Hewlett-Packard (HPQ) and Cisco Systems (CSCO) have many things in common. They are both innovative technology companies that rode the high-tech bubble of the 1990s (though HPQ has been around much longer than CSCO), delivering their stockholders hefty gains. They took a dive in the early 2000s, as the high-tech bubble burst, only to recover slightly by the late 2000. They both face stiff competition in the upper-end of their business—Hewlett-Packard from IBM and Apple Computer (AAPL), and Cisco Systems from Juniper Networks (JNPR)--and from each other; and even stiffer competition at the low-end of their business by Chinese manufacturers—Hewlett-Packard from Lenovo and Cisco from Huawei. And they both relied on mergers and acquisitions to expand product portfolios—though Cisco more than Hewlett-Packard.
But now this strategy doesn’t seem to work well, as acquisitions became increasingly expensive and hard to integrate, and some of these acquisitions steered the companies away from their core-competence. In the case of Hewlett-Packard, some acquisitions grounded the company into a declining segment of the high-tech industry, like the acquisition of Compaq Computer, which expanded the company’s presence in the PC business. Other acquisitions put the company onto a collision course against the industry pioneer, like the acquisition of wireless device maker Palm Inc. So what has the company leadership been doing in response?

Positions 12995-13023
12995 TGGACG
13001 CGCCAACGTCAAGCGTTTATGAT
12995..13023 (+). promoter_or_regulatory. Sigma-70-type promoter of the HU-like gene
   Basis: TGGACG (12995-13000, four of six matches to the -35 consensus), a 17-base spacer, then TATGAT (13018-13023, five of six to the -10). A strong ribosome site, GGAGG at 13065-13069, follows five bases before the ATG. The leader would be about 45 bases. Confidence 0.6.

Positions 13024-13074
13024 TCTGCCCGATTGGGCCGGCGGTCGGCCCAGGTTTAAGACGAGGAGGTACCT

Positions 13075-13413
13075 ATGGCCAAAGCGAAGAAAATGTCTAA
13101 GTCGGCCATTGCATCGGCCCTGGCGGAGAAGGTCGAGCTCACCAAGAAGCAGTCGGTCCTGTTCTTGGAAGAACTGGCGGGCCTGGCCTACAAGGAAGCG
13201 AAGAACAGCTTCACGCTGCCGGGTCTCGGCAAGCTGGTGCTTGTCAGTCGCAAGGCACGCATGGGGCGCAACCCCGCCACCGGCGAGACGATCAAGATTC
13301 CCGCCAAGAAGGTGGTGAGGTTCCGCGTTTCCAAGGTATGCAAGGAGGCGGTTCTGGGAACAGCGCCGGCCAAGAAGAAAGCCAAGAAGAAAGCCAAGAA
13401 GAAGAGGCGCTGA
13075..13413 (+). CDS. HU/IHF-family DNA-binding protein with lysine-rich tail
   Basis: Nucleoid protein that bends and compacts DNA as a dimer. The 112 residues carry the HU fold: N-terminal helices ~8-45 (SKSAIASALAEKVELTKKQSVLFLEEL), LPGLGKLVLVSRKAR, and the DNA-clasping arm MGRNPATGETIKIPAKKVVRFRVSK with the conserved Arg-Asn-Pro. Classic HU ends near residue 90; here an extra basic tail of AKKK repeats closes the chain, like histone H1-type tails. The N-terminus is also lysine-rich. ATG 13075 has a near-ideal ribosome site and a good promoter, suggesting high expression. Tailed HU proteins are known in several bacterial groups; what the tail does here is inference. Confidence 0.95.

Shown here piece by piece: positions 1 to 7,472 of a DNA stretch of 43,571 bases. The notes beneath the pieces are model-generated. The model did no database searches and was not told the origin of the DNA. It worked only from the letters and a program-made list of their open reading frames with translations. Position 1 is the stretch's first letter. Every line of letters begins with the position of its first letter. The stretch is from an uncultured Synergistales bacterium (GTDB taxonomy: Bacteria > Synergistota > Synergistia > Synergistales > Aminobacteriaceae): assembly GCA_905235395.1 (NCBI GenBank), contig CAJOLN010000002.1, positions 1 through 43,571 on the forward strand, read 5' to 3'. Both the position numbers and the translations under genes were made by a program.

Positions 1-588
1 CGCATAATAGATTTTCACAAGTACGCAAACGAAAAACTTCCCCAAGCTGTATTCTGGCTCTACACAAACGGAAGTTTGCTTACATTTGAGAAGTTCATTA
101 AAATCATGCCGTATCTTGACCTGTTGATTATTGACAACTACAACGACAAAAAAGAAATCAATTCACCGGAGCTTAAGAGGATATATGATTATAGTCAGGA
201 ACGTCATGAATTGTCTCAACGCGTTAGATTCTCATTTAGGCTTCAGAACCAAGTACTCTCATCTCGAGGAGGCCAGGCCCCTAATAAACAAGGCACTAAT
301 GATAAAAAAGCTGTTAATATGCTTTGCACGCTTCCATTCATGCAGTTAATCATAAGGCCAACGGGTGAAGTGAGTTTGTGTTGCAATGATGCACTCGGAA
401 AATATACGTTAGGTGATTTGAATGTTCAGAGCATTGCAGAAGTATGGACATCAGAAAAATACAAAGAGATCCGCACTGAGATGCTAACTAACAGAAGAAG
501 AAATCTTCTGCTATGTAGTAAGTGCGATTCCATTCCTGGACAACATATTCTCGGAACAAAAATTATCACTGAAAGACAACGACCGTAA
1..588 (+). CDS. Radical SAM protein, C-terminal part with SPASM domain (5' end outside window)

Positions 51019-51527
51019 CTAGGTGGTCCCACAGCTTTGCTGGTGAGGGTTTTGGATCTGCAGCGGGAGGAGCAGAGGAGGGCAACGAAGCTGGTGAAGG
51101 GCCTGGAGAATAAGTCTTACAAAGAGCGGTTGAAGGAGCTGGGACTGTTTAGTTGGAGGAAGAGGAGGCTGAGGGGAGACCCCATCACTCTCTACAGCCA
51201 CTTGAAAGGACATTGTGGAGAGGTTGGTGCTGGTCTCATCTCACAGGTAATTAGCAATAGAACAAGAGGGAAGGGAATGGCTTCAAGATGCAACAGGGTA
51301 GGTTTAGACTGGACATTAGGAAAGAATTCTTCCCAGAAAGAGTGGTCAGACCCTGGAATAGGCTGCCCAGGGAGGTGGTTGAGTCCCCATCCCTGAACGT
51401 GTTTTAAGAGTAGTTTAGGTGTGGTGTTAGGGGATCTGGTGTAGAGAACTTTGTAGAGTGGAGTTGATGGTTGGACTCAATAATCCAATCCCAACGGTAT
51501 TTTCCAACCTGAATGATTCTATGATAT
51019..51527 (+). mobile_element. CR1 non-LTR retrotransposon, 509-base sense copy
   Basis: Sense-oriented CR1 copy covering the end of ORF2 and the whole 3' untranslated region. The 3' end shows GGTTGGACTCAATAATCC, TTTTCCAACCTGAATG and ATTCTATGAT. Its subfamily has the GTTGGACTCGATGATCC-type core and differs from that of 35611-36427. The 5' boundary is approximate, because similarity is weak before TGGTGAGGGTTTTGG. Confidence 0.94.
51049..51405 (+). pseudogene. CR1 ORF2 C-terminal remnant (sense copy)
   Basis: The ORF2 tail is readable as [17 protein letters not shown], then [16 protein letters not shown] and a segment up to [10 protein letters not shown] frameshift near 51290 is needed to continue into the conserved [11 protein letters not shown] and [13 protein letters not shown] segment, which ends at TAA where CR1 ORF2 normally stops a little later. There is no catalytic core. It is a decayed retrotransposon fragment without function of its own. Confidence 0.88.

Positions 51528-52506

Cisco has been taking gradual steps, fading out its consumer units, and shifting into an internal innovation model. Hewlett-Packard has taken bolder steps, spinning off its PC business, getting out of the mobile business, and buying Autonomy Corporation to expand into enterprise software, as announced Thursday, following a disappointing earnings report. Which strategy is going to enhance shareholder value?
It is up to the market to determine. In the meantime, I would stay away from both stocks.
Disclosure: I have no positions in any stocks mentioned, and no plans to initiate any positions within the next 72 hours.